1 Samuel 1:3-7 (The Message)
Every year this man went from his hometown up to Shiloh to worship and offer a sacrifice to God-of-the-Angel-Armies. Eli and his two sons, Hophni and Phinehas, served as the priests of God there. When Elkanah sacrificed, he passed helpings from the sacrificial meal around to his wife Peninnah and all her children, but he always gave an especially generous helping to Hannah because he loved her so much, and because God had not given her children. But her rival wife taunted her cruelly, rubbing it in and never letting her forget that God had not given her children. This went on year after year. Every time she went to the sanctuary of God she could expect to be taunted. Hannah was reduced to tears and had no appetite.
It must have been very difficult to live in Elkanah’s household. His wife Peninnah is envious of the love Elkanah has for his other wife, Hannah. And Hannah is envious of the children Peninnah has been able to have, while she is infertile. The core of this sad family is not love, but envy.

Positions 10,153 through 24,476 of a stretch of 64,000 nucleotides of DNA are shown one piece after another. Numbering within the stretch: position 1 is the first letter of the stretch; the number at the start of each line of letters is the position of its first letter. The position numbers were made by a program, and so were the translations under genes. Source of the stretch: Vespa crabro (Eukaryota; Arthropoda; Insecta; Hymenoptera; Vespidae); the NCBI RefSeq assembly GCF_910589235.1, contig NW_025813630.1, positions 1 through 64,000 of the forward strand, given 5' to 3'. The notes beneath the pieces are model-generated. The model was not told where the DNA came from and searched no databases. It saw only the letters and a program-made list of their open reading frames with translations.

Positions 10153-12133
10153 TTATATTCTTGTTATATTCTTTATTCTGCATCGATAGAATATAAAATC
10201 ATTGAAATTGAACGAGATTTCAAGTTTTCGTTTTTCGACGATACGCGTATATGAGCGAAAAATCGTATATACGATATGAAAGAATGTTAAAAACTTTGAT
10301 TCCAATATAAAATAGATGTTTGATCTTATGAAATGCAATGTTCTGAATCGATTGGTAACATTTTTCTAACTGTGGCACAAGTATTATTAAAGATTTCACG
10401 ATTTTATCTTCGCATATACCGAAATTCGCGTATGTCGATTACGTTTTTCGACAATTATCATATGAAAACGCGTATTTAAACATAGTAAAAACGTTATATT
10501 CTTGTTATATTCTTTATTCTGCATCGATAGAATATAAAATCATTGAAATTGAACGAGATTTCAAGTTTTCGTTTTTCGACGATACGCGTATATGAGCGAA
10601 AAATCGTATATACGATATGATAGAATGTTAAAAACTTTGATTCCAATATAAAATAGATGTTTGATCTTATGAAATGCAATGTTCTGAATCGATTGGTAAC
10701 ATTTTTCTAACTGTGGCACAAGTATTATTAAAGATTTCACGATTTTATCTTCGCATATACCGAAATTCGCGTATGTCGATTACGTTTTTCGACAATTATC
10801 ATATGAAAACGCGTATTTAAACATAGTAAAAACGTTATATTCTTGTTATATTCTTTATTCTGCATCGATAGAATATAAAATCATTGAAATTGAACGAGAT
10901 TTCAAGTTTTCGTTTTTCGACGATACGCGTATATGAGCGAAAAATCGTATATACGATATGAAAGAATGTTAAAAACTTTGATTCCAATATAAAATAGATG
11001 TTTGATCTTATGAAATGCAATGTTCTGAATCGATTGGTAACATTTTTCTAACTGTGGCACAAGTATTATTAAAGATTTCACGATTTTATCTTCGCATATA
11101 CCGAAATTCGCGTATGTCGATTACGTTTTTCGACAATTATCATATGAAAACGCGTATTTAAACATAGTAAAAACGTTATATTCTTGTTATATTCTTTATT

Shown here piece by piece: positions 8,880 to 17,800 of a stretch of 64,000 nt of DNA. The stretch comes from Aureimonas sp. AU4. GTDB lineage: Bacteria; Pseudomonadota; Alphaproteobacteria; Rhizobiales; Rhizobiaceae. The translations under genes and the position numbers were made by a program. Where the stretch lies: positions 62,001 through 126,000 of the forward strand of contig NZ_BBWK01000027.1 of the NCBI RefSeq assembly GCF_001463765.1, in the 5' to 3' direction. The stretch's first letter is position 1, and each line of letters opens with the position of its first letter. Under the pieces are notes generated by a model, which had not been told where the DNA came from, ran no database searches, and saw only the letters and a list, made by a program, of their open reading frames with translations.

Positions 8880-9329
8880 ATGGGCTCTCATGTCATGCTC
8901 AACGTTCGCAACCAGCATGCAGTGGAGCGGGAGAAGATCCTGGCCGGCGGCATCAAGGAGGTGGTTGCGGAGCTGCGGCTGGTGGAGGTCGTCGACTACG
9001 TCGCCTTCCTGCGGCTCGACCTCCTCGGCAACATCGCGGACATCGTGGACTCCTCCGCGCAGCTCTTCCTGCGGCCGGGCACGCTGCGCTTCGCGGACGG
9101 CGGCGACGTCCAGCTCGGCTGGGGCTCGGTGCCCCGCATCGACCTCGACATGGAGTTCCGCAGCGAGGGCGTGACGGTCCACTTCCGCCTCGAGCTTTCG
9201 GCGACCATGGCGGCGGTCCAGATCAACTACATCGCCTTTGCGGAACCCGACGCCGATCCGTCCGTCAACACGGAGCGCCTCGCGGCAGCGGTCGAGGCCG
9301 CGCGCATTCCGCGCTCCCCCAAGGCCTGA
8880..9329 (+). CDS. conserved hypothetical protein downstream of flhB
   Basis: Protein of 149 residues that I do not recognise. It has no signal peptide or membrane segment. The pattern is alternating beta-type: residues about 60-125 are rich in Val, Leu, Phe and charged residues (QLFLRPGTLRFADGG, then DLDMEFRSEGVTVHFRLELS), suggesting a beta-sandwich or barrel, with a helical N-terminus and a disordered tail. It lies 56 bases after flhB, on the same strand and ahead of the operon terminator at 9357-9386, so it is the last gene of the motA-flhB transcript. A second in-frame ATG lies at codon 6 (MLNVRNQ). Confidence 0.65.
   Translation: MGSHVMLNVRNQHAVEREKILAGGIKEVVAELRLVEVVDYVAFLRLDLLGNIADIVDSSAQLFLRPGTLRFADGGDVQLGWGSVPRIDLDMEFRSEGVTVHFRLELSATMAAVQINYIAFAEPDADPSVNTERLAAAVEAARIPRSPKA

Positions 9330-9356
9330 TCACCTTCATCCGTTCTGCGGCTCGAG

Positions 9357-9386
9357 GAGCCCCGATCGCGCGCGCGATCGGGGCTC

Envy. There’s a good reason it’s considered one of the “7 Deadly Sins.” We’re warned against envy in scriptures such as Proverbs 14:30: “A heart at peace gives life to the body, but envy rots the bones.” Envy eats away at our peace. It can make us soul-sick: green with envy.
At some point during our lives, it’s likely that we’ll look at something someone else has — an object, talent, relationship, opportunity — and wish that it could have been ours instead.
The emotion popping up is almost inevitable… but our reaction to it is not.
When envy rears its ugly head, take your pain directly to God: “Cast your cares on the Lord and he will sustain you; he will never let the righteous be shaken” (Psalm 55:22).
When we give it over to God’s control, God will begin the work to transform the envy into something infinitely healthier and more desirable…
Have you ever been so envious of something someone else had that you acted in a way that was not exactly God-honoring?